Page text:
At 2000 lines of resolution, computer displays start to compete with news print in size and legibility. Since the newspaper has had centuries to develop effective mechanisms for navigating large databases displayed on dense, high resolution displays, it is not surprising that many techniques, such as "front page" and "sections" are effective when directly translated into elec tronic form. We can further enhance the utility of the display by adding dy namic use of color contrast, motion and sound. On the other hand, a window system like X11 needs serious rethinking when scaled up by a factor of 4. The typical window managers neither take advantage of the additional resource, e.g. avoiding overlapping windows when possible, nor do they have any framework for the consistent application of color, screen position or motion as means of helping the user navigate.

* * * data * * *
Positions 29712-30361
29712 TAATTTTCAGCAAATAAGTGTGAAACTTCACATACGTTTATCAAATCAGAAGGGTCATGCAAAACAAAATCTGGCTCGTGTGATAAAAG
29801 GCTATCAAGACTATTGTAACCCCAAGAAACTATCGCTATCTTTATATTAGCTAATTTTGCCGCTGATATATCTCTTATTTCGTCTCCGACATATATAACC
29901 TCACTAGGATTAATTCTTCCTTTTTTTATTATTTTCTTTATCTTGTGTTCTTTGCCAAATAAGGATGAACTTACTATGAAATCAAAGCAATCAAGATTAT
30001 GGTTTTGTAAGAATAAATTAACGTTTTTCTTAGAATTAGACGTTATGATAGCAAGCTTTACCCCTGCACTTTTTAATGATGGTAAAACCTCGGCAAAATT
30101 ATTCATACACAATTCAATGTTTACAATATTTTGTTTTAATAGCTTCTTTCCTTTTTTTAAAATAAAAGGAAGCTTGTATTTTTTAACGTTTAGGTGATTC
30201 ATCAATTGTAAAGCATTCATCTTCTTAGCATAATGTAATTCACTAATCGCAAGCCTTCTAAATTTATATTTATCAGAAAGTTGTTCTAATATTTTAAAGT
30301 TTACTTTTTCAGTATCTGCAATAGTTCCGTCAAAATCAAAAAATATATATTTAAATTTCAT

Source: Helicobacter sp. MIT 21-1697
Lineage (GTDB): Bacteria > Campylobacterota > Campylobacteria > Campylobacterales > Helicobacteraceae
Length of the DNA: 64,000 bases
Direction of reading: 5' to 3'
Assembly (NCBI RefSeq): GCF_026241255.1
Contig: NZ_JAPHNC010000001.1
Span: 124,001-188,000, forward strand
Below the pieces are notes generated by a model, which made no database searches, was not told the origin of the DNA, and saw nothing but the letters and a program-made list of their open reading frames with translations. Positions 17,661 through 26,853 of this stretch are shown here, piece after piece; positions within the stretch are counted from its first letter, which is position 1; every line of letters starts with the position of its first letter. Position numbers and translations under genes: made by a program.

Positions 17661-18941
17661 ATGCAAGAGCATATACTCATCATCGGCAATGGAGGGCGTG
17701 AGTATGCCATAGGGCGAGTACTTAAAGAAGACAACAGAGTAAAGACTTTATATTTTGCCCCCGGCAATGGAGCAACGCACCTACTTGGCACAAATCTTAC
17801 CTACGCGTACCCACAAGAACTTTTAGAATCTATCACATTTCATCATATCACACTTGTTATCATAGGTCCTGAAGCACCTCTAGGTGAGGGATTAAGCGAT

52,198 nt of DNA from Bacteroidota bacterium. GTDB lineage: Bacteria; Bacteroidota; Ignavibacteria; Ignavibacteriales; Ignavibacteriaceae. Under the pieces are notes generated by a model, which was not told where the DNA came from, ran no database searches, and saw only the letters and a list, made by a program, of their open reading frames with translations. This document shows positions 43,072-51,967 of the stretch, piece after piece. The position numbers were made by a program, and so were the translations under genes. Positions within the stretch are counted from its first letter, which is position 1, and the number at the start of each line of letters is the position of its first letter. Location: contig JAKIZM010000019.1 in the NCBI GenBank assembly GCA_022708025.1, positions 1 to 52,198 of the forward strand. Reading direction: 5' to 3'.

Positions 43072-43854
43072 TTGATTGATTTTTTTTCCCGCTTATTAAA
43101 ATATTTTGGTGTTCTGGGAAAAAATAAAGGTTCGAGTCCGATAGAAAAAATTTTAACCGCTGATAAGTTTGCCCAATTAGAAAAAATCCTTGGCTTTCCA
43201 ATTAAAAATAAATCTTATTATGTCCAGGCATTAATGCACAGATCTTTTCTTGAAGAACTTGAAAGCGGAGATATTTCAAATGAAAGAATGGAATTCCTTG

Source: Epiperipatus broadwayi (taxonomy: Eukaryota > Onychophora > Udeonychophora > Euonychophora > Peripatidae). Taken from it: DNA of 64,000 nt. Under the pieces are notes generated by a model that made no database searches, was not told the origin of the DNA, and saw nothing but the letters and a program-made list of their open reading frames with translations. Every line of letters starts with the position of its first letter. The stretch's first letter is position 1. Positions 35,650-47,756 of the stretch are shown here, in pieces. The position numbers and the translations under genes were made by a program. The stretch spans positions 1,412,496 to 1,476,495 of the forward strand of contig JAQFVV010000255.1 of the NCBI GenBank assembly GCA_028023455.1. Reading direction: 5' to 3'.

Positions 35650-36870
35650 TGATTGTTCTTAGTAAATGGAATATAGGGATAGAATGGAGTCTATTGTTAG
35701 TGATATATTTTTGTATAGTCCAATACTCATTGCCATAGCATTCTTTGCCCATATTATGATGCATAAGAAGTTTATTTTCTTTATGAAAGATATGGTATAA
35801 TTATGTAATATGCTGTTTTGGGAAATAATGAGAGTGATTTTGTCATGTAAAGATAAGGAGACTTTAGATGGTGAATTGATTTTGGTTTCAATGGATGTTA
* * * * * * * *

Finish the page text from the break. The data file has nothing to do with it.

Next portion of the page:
Augmented by dynamic screen updates, the Electronic Broadsheet takes on paper-based news distribution; it handles all aspects of screen-based news presentation from low-level typesetting to multi-page layout and user interactivity.

The ultimate evaluation of a newspaper is done by the readers. For the Electronic Broadsheet, the number of potential subscribers is strictly limited by the number of 2k monitors in the world-a number that is still very low.


This work was supported in part by IBM.